The economy grows by one measure, shrinks by another

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Friday’s blowout jobs report may have quelled claims that the U.S. is in a recession, but it didn’t end the mystery about the state of the economy or settle questions about where it’s headed.

Government data showing the economy contracted for a second straight quarter – consistent with an informal definition of recession – was still fresh as the Labor Department said on Friday that employers had added 528,000 jobs in July. That was more than twice as many as economists expected.

Only eight days separated the two government reports, yet they seemed to describe completely different realities.

The first showed a weak economy that – along with the highest inflation in 40 years – offered consumers nothing but grief. The second reflected a glut that was shedding jobs faster than workers could be found to fill them, with unemployment matching the pre-pandemic low of 3.5 percent.

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“It is normal for different economic indicators to point in different directions. The magnitude of the discrepancies right now is unprecedented,” said Jason Furman, former President Barack Obama’s top economic adviser. “It is not just that the economy grows in one measure and shrinks in another. It’s growing incredibly strongly in one way, while shrinking at a pretty decent rate in another.”

In Washington on Friday, President Biden took a victory lap for job growth while claiming credit for gas prices falling for more than 50 days in a row. Yet he also acknowledged the disconnect between the sunny jobs report and the inflationary headache affecting many households.

“I know people will hear today’s extraordinary jobs report and say they don’t see it, they don’t feel it in their own lives,” the president said from a White House balcony. “I know how hard it is. I know it’s hard to feel good about job creation when you already have a job and you’re facing rising prices, food and gas and more. I get it.”

The surprisingly robust jobs number appeared to cast doubt on the president’s argument that the economy is undergoing a “transition” from its faster growth rates last year to a slower, more sustainable pace.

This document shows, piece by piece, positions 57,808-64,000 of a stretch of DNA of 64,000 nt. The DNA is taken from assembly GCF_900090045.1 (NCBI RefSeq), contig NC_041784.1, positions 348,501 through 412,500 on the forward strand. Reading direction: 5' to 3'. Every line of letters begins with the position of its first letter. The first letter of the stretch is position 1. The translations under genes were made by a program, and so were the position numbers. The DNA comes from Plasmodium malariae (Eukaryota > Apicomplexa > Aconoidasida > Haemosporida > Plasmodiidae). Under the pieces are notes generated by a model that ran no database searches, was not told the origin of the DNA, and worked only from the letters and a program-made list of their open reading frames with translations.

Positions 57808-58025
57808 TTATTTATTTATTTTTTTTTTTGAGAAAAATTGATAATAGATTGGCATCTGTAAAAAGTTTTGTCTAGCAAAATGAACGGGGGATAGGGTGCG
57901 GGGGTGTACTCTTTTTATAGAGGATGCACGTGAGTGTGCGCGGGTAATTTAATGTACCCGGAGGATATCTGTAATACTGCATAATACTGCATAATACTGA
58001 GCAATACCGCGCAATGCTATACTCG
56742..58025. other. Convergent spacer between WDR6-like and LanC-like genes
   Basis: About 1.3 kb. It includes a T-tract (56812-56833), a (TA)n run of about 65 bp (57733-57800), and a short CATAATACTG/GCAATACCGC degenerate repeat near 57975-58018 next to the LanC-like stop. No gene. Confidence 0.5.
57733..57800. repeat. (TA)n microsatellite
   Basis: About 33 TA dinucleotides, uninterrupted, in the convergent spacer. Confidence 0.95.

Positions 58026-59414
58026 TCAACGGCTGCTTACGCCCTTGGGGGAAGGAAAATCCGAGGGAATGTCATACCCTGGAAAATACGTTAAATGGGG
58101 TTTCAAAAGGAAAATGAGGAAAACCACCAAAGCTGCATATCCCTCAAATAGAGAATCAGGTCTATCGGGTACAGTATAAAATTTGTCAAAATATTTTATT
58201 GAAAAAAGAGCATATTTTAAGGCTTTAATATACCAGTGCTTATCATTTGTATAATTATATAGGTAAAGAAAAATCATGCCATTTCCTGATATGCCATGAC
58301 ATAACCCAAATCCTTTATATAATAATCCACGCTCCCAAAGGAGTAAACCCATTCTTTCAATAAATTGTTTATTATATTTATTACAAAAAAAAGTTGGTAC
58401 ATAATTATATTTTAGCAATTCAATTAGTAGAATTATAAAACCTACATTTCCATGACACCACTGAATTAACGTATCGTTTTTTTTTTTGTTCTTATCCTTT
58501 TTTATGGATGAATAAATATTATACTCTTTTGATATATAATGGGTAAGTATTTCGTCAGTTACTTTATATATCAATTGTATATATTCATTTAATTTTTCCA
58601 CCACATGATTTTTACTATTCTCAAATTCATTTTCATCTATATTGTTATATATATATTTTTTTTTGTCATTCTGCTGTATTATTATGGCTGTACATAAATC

No one expects the economy to continue producing half a million new jobs every month. No one believes it could without inflation remains at uncomfortable heights.

Nearly five months after the Federal Reserve began raising interest rates to cool the economy and bring down the highest rate of inflation since the early 1980s, the labor market report showed the nation’s central bank has more work to do. Average hourly wages for private sector workers rose 5.2 percent over the past year, suggesting the kind of wage-price spiral the Fed is determined to prevent.

Last month, the Fed raised its benchmark interest rate to a range of 2.25 percent to 2.5 percent, the highest level in nearly four years. But in “real” or inflation-adjusted terms, borrowing costs remain deeply negative, acting as a spur to economic growth.

Fed Chairman Jerome H. Powell said last month that further rate hikes are likely when policymakers next meet on Sept. 21. The size of the next increase – either half a percentage point or three-quarters of a point – will “depend on the data we come across now and then,” he told reporters.

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Investors see a 70 percent chance of the bigger move, according to CME Group, which tracks purchases of derivatives tied to the central bank’s key interest rate.

On Wednesday, the government is scheduled to release inflation measurements for July, which are expected to show a modest improvement compared to June’s 9.1 percent, thanks to falling energy prices.

Powell’s decision to stop telegraphing Fed moves by providing “forward guidance” of his plans is itself a sign that the current environment is more uncertain than usual.

“A lot of what’s happening in this economy is being driven by the pandemic and then the response to the pandemic. And so we’re in a very unusual time in many ways [it’s] challenging to read through this data,” Loretta Mester, president of the Federal Reserve Bank of Cleveland and a voting member of the Fed’s interest rate committee, told The Washington Post this week.

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Almost 22 million Americans lost their jobs between February and April 2020 in the first months of covid. Unemployment hit 14.7 percent, the highest figure recorded by the Labor Department in a streak that began in 1948.